Kirstenbosch National Botanical Garden has done it again. The diverse Cape floral kingdom has been awarded top position in the 2015 International Garden Tourism Awards. This comes just a couple of weeks after Kirstenbosch’s suspended walkway, the Boomslang, was declared Most Beautiful Object in South Africa at Design Indaba Expo 2015.
These awards highlight the significant role that Kirstenbosch plays in contributing to South Africa’s tourism figures…and in turn boost more tourism of course. Last year – thanks in part to the introduction of the Boomslang – Kirstenbosch attracted over 1 million visitors which, according to curator Philip le Roux, represented an increase of 27% on the previous year.
One such visitor is Durban-based French expat Estelle Poisson who chanced upon Kirstenbosch when she had a misunderstanding with her GPS and it took her to the wrong location. But she was delighted with its mistake and the first opportunity in her life to see Protea flowers in the wild (displayed on this page, along with photos by Alan Rudnicki).
“I spent three amazing hours in this gigantic, magnificent park,” says Estelle. “I got lost (a bit), walked (a lot), sweated (too much)…but definitely was wowed by the more than 7,000 species cultivated in Kirstenbosch Gardens.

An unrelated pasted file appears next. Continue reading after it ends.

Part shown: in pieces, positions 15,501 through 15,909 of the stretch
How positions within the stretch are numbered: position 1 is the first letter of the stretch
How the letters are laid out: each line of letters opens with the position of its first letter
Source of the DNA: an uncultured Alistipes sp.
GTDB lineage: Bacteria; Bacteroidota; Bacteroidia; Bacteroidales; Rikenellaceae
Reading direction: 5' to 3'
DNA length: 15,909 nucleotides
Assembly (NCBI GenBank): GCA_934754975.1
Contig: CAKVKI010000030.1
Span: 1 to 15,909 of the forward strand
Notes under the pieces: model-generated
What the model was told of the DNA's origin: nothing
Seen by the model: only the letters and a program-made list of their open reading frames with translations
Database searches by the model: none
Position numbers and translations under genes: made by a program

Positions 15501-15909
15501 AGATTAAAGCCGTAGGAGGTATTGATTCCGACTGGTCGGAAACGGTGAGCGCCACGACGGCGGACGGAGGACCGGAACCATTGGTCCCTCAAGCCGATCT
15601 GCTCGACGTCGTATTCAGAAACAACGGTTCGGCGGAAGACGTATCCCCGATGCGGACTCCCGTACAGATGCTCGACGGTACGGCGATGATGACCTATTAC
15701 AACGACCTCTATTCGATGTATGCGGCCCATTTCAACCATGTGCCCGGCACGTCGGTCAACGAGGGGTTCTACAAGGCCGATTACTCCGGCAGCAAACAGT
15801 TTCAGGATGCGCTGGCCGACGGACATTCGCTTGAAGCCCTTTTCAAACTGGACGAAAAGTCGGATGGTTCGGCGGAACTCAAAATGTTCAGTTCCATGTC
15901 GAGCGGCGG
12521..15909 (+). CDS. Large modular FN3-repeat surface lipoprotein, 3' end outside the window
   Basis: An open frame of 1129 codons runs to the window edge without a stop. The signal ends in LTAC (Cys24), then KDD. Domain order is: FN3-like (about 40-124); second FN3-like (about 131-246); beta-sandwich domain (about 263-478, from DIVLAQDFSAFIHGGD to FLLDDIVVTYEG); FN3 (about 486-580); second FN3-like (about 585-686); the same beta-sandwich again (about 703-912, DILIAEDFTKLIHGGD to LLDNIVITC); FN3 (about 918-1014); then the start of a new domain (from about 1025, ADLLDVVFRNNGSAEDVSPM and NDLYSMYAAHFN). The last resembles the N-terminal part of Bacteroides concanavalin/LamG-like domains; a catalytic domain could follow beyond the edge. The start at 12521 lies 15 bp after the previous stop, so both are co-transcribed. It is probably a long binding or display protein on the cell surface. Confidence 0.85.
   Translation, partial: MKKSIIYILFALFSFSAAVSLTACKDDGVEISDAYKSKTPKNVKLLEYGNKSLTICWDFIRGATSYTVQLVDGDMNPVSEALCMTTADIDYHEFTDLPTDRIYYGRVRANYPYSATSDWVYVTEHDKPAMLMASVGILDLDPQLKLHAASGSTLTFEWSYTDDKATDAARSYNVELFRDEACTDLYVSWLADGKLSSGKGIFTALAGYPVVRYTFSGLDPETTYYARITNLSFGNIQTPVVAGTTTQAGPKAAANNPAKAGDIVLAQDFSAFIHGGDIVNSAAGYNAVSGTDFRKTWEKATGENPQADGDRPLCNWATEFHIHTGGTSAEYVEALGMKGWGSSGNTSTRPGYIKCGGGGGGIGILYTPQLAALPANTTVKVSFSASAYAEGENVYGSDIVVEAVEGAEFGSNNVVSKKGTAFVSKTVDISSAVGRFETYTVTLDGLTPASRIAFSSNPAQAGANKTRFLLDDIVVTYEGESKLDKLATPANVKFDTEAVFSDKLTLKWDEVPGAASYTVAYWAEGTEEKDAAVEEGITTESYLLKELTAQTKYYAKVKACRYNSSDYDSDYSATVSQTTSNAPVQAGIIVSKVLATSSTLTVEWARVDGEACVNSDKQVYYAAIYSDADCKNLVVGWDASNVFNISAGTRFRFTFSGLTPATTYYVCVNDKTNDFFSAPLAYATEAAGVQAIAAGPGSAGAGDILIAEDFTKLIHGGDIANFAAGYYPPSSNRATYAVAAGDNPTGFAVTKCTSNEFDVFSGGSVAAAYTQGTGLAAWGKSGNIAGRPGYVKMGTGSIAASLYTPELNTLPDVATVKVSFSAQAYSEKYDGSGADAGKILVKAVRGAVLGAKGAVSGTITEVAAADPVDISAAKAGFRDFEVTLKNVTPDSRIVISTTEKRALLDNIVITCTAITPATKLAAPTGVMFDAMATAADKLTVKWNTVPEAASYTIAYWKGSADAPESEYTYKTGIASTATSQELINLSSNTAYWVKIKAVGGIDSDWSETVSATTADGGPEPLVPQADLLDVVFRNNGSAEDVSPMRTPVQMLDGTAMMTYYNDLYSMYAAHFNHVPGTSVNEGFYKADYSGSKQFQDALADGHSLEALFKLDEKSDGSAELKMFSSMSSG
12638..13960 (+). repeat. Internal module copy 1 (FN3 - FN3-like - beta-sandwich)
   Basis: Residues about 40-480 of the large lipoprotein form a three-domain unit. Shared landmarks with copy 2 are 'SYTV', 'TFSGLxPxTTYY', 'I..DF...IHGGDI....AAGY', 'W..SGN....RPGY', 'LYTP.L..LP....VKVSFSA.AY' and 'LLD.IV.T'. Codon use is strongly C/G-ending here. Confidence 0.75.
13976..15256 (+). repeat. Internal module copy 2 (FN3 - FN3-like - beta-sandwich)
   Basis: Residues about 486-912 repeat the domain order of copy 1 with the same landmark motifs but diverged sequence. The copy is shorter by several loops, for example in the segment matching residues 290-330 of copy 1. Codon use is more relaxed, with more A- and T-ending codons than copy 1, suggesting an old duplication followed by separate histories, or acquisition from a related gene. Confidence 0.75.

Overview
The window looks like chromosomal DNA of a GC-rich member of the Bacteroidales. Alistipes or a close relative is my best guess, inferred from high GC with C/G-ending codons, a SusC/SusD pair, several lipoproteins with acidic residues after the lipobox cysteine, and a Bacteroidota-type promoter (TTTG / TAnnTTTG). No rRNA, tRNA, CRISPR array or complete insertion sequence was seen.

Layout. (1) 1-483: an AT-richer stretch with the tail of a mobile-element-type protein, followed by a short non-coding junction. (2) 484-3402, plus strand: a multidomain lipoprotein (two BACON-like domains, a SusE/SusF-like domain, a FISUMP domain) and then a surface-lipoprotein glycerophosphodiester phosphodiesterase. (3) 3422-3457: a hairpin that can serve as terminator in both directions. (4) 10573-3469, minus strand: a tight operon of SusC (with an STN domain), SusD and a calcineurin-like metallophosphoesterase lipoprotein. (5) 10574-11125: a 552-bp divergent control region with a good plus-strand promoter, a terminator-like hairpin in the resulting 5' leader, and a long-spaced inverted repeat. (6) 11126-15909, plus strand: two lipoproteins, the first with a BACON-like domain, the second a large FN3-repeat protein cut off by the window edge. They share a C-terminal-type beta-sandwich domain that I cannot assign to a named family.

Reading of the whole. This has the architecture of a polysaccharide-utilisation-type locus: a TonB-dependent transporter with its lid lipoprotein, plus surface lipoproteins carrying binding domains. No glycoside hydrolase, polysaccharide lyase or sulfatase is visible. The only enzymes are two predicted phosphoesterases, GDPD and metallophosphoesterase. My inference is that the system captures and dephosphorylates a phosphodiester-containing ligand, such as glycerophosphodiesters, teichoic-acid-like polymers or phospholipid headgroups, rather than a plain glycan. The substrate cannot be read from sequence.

“I probably wouldn’t have been so lost if I had paid the R10 required to get the map of the park. Although, with a map, I would have probably only chosen where I wanted to go, and I wouldn’t have walked through the entire garden and seen as much beautiful vegetation as I did.”
Estelle wrote about the flowers on her blog – Mes Clics et Mes Claques – encouraging other French nationals to visit the Gardens. (Click here to view more photos.)
Tourism is the world’s fourth largest industry and garden tourism is a significant part of it with an estimated 250 million garden tourists worldwide. The Awards were inaugurated in 2011 and are presented annually to those “organisations and individuals who have distinguished themselves in the development and promotion of the garden experience as a tourism attraction.”
Photos: Thank you Estelle Poisson and Alan Rudnicki.